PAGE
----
Iraq’s strategy to consistently increase its oil production is likely to reshuffle power among OPEC members, introducing a further element of tension and drastically reducing Saudi Arabia’s role in the organization. This could even raise tensions between Saudi Arabia and Iran – which is trying to limit Riyadh’s regional clout as well as its role in OPEC. US support for the reconstruction of the Iraqi oil industry, along with the decision to open vast expanses of American coastlines to oil and natural gas drilling, spurred Saudi Arabia to look toward emerging Asian economies for its oil exports.
Over the last few months the Iraqi government has launched a new strategy aiming to raise its oil production from the current 2.5 million barrels per day to 10-12 million barrels within 2020. Even though the country has great potential and could significantly increase its oil output in coming years, this plan faces several obstacles.
Firstly, politicians are divided at both local and national levels in different ethnic and religious groups, and this led to a battle for control of the Kirkuk region, which is rich in oil fields. These divisions are slowing down the approval of the petroleum bill, which would establish a new legal framework for foreign investments in the oil industry.
Secondly, Iraq does not have the required technology and expertise to properly develop such a strategic sector. To overcome this problem, the Iraqi Oil Ministry has granted development contracts to multinational energy groups including both state-owned and private companies. In particular, to sustain the Iraqi government strategy, these contracts are structured in a way that spurs companies to extract as much oil as possible in the short term through the allocation of extra revenues.
Even if Iraq manages to raise its oil production to six million barrels per day, instead of the expected 10 million, by the end of 2020 it could surpass Iran’s production, which is lagging just behind Saudi Arabia among OPEC producers. This scenario would consistently reshuffle power among OPEC members.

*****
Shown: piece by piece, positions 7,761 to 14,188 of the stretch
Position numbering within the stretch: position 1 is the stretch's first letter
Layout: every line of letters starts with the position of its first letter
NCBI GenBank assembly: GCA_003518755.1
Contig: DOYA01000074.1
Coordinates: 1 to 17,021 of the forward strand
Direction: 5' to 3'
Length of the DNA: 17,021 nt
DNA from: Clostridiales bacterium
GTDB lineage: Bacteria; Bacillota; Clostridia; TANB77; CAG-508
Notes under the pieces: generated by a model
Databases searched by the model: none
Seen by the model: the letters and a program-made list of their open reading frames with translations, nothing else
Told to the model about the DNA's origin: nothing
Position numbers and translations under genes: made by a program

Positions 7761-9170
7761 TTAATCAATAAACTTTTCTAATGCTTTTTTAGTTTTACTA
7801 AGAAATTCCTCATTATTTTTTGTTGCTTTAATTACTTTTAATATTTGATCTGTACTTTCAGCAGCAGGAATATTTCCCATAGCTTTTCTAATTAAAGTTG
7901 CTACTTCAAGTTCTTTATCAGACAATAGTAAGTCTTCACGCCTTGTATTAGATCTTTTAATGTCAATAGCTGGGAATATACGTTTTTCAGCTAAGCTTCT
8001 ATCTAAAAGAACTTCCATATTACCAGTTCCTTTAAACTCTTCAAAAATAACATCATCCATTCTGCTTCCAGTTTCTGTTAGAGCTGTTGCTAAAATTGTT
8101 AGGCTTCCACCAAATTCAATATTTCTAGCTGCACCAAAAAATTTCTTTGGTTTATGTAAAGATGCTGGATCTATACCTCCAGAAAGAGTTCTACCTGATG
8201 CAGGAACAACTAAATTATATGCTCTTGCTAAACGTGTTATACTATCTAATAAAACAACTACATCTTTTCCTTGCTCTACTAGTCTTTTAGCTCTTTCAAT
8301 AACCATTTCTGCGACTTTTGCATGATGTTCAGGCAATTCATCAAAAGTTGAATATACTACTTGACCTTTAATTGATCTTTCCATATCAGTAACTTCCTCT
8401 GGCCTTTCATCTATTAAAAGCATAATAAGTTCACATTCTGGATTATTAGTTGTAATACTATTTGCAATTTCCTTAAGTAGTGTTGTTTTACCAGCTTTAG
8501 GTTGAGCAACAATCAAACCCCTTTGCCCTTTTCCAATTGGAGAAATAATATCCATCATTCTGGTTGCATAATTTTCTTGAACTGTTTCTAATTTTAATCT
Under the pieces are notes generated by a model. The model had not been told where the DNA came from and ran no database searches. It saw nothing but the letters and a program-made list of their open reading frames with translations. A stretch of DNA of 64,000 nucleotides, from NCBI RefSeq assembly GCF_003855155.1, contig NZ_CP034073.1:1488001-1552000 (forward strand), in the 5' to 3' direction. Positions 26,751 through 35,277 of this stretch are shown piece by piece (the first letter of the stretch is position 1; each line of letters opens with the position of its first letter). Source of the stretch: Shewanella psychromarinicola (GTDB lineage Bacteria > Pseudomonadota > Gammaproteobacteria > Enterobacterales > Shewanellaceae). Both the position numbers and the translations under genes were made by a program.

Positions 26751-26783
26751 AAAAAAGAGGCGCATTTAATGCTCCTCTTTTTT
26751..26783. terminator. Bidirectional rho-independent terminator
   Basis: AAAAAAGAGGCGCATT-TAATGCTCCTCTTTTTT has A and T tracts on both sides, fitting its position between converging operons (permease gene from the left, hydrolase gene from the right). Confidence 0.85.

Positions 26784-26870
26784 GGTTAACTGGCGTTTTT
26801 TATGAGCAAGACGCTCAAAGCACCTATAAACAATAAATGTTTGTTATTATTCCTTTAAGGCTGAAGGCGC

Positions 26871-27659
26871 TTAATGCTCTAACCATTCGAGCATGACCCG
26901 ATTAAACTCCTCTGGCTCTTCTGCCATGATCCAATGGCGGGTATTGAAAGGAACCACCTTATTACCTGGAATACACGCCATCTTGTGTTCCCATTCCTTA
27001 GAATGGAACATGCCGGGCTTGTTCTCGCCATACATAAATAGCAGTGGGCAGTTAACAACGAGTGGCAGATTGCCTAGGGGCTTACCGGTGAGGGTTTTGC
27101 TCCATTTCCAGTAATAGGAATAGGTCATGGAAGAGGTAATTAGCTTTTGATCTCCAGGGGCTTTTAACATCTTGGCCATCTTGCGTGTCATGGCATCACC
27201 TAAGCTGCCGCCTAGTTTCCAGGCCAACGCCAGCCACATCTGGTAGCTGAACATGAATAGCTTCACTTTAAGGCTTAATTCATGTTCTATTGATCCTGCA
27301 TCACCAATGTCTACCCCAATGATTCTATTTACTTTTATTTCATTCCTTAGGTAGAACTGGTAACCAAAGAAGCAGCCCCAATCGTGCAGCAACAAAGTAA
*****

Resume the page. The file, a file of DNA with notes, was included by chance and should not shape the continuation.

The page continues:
So far Saudi Arabia, due to its overwhelming oil production, has acted more or less as the single price maker within the organization, increasing or decreasing its oil production in order to stabilize the market prices. One of the most telling episodes occurred during the Gulf War in the early 1990s: due to the Iraqi invasion of Kuwait, oil prices skyrocketed and Saudi Arabia raised its production to some one million barrels per day to stabilize the price.
Even though Iran can be seen as the second most important OPEC member, its production is just 38% of Saudi Arabia’s and thus has never been able to strongly affect world markets.
Iraq, however, due to its larger and unexplored fields, has the potential to challenge Saudi power in the oil markets. This could increase competition in the sector, decreasing the upward pressure on prices caused by the growing Chinese and Indian demand for fossil fuels. At the same time this could even lead to a direct clash between Baghdad and Riyadh as they compete for leadership within OPEC.
The increasing Iraqi oil extractions will also affect Iran, whose oil sector has not been properly developed over the last two decades due to US and UN sanctions. Even though the Ahmadinejad establishment has planned to invest a large amount of capital to upgrade the oil industry, it is likely that oil exports will continue to decrease gradually due to the growing domestic demand for fossil fuels and the declining extraction rate.